For those who fear the incoming gentrification, of Long Beach losing its working-class roots, or of locally owned small businesses being pushed out in favor of chefs and restaurant chains from elsewhere, might I suggest rekindling your faith with a cheap lunch at Playas Ceviche & Tortas.
The family-run counter-service spot is the latest in a string of new suburban Mexican concepts that were launched — as we’ve previously described — with abuelita heart and pocho soul.
Pocho Grill in Bixby Knolls was the first to embrace the title wholeheartedly, using it to describe its quick-service model and inoffensive basics like tacos, flautas, quesadillas and more (sadly, it abruptly closed in September). Aguas Way in Virginia Village is still going strong, though, with a modern interior design and no less than eight colorful aguas fresca each day, beverages that complement a menu of flautas, carne asada fries and other after-school comfort foods.
And as of late August, there is now Playas Ceviche & Tortas. As its name implies, this airy storefront on the corner of Carson and Norse Way, just a block from Long Beach City College, serves up generous helpings of both mariscos and meat, not only in ceviche and tortas, but also in cocteles, salads and tacos. With a simple poké-shop setup and affordable prices ($1.25 tacos!), it has attracted broke college students and stressed-out suburban moms.
But more than just somewhere to nab cheap sustenance between classes, Playas has also become a destination for its citrusy house coctel juice (sin Clamato, güey!), crunchy-yet-spongy bolillo rolls and a $5 shrimp aguachile that rivals those served at some of my favorite mariscos trucks in Tijuana. A simple dish of raw butterflied shrimp marinated in serrano lime juice and tossed with hunks of cucumber and onions, it’s by far the best version of its spicy ceviche cousin for the price I’ve had within city limits.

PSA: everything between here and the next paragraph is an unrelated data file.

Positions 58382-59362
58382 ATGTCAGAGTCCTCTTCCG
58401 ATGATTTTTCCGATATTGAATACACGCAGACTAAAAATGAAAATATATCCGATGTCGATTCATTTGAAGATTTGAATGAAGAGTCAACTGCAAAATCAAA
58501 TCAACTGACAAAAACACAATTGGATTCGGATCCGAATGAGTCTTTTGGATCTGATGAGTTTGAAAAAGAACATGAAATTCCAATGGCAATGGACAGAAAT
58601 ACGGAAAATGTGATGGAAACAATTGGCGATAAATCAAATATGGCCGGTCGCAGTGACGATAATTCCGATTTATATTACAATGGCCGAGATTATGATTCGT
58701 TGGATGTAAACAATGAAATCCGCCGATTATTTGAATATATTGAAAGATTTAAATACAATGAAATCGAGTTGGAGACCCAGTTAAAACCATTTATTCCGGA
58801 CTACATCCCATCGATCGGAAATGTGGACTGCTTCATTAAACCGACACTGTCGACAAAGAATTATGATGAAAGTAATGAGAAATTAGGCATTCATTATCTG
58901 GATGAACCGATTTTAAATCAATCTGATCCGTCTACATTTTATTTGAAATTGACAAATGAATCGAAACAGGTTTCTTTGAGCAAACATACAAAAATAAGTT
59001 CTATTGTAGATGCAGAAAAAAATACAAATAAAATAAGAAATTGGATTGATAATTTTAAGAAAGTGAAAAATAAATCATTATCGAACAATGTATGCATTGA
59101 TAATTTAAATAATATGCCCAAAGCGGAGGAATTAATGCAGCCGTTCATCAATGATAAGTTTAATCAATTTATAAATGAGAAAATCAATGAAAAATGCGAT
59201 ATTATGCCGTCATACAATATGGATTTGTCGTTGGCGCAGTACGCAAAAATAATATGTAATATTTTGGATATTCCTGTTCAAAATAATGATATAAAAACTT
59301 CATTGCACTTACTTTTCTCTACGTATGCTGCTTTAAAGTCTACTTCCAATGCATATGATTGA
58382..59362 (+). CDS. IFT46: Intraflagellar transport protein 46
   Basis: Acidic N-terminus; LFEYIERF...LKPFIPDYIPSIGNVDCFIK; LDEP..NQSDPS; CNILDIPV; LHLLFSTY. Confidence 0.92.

Further proof that Playas takes its mariscos game seriously is its extensive hot sauce selection. The father and sons who own and run the place anchored the colorful lineup of bottles with standards such as Yucateca, Guacamaya and Valentina, but flushed it out with rarities from their own personal collection, which seems to grow every time a family member returns from Mexico. As you scan the dozens of sauces, one of the sons will inevitably ask if you want to try any of them, helping you to whittle down the daunting selection of salsas so you can find something to take back to the table. (I never end up with less than three, one of which I’ve never heard of before.) If you tell him you’re interested in the Worchestershire sauce-like wonders of tangier sauces, he’ll offer up a special-label Salsa Sinaloa. Mention you like habanero, and the dad will appear, pulling out a squeeze bottle of his own habanero blend, which packs a bright sweetness that can only come from freshly puréed peppers.
It’s this kind of owner presence and fast-casual concept that makes the no-frills Mexican food at Playas not always exciting, but so deeply needed and necessary for Long Beach right now. If local families continue to turn the recipes they make at home into businesses that feed their neighbors, gentrification doesn’t stand a chance.
Playas Ceviche & Tortas, 4501 E. Carson St., Ste. 113, Long Beach, (562) 377-3645.
Sarah Bennett is a freelance journalist who has spent nearly a decade covering food, music, craft beer, arts, culture and all sorts of bizarro things that interest her for local, regional and national publications.